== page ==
The absence of apps like Facebook or WhatsApp that truly define user experiences is a double whammy for Huawei.

Currently the second largest smartphone player in the world (powered by stupendous growth in non-US regions like Europe and Asia), Huawei has sensed the tough road ahead. A recent report in Nikkei Asian Review claimed that Huawei has “downgraded its forecast for total smartphone shipments in the second half of 2019 by about 20 per cent to 30 per cent from the previous estimate”.

According to Navkendar Singh, Research Director, Devices and Ecosystem, India and South Asia, IDC, almost half of Huawei’s smartphone volumes come from outside China with its wide smartphone portfolio which runs on Android with Google Mobile Services (GMS) – a collection of Google applications and application programming interfaces (APIs) that help support functionality across devices.

“China has its own ecosystem of apps which are hugely popular but only in China. Outside it, almost all popular Android apps are from Google or from US-based companies. These apps are the heart of experience of any smartphone user these days,” Singh told IANS.

“Without these apps present on its own OS, it will be very very tough for Huawei to pull in demand for its phones running on its own OS,” he added.

Sandwiched between the ongoing US-China trade war, Chinese telecom equipment major Huawei is frantically looking to salvage its prestige and fast cover the lost ground.

The company is also looking at the Indian smartphone market which has touched 450 million smartphone users and has a great potential to grow.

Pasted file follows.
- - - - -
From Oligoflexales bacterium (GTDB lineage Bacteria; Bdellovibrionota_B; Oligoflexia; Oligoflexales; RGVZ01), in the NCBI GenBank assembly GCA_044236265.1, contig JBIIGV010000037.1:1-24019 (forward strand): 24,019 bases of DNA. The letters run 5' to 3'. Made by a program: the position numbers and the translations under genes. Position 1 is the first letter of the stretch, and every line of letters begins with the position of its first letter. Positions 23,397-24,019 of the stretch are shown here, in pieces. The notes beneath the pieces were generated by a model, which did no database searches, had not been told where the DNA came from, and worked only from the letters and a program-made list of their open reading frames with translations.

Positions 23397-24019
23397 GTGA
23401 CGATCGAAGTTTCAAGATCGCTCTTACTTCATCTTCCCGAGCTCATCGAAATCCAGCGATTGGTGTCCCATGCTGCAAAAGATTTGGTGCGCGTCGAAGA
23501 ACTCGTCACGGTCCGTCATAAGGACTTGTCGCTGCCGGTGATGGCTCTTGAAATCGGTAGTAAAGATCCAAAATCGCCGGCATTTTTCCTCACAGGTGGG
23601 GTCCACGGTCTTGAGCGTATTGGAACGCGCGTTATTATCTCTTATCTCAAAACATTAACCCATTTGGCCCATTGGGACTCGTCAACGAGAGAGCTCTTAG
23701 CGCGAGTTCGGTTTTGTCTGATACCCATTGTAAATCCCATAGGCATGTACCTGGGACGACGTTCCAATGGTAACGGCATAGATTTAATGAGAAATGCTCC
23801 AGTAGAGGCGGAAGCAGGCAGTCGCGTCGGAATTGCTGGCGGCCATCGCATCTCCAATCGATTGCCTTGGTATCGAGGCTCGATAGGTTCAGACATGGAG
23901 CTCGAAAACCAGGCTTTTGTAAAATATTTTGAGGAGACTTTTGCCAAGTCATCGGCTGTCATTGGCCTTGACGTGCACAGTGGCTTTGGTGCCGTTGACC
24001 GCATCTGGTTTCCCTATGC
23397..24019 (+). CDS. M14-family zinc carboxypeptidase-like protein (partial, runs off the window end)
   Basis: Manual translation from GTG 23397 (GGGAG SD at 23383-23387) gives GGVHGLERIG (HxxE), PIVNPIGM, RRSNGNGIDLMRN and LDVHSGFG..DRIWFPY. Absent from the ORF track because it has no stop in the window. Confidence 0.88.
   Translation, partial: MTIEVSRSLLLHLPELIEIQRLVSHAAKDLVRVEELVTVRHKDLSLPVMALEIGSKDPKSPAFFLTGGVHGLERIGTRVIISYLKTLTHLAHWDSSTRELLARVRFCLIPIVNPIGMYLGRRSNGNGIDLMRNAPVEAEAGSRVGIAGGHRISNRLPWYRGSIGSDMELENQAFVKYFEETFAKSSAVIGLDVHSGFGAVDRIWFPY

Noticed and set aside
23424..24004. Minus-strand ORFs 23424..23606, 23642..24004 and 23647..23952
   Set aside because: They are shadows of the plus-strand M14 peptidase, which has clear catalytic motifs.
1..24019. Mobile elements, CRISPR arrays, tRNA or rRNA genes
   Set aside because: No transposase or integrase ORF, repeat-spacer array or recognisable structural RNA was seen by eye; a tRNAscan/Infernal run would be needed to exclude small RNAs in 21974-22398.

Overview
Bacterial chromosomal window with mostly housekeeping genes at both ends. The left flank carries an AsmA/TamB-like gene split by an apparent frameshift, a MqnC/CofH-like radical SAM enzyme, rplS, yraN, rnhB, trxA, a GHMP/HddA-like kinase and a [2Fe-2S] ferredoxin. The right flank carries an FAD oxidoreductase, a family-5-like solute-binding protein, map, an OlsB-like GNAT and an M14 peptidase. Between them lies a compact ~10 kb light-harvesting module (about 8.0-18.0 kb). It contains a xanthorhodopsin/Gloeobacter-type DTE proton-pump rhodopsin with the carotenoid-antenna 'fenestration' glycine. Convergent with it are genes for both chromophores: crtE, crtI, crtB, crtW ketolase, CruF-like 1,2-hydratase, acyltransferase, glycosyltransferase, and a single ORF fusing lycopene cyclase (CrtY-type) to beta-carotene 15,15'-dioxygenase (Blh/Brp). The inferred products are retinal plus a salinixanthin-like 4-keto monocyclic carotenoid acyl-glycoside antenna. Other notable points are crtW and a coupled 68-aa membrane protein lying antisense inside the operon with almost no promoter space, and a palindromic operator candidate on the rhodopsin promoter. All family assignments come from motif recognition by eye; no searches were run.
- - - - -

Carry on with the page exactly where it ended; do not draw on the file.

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Huawei smartphones are seen in front of displayed Google Play logo in this illustration picture, May 20, 2019. VOA

“In India, they have never been really able to scale up to be a major player. But considering the growth potential in India, the decision by Google and Facebook has put a spanner in the Huawei’s possible aggressive plans for the country as the next growth market in next two-three years outside of China,” Singh told IANS.

Huawei pipped Apple as the second largest smartphone seller in the first quarter of 2019 after Samsung. It clocked 17 per cent market share in the global smartphone market, according to Counterpoint Research.

The Chinese tech giant, meanwhile, has denied reports that it has cut down smartphone manufacturing.

The company, however, is reassessing its target to become the world’s top-selling smartphone vendor by 2020, after the US trade ban was put in place.

On May 15, US President Donald Trump effectively banned Huawei with a national security order.

Huawei has filed a motion in a US court challenging the constitutionality of the US President Donald Trump’s order to ban it.

Also Read- Samsung Galaxy M40 Tech Review: Stunning Display, Better Chipset

According to reports, Google has also discussed with the US government about an exemption from the Huawei ban, saying it is bad for the company’s technology business.

Despite all this, there is no respite seen for Huawei in the near future and the company is likely to witness its smartphone business dwindle.

Unless, a miracle happens. (IANS)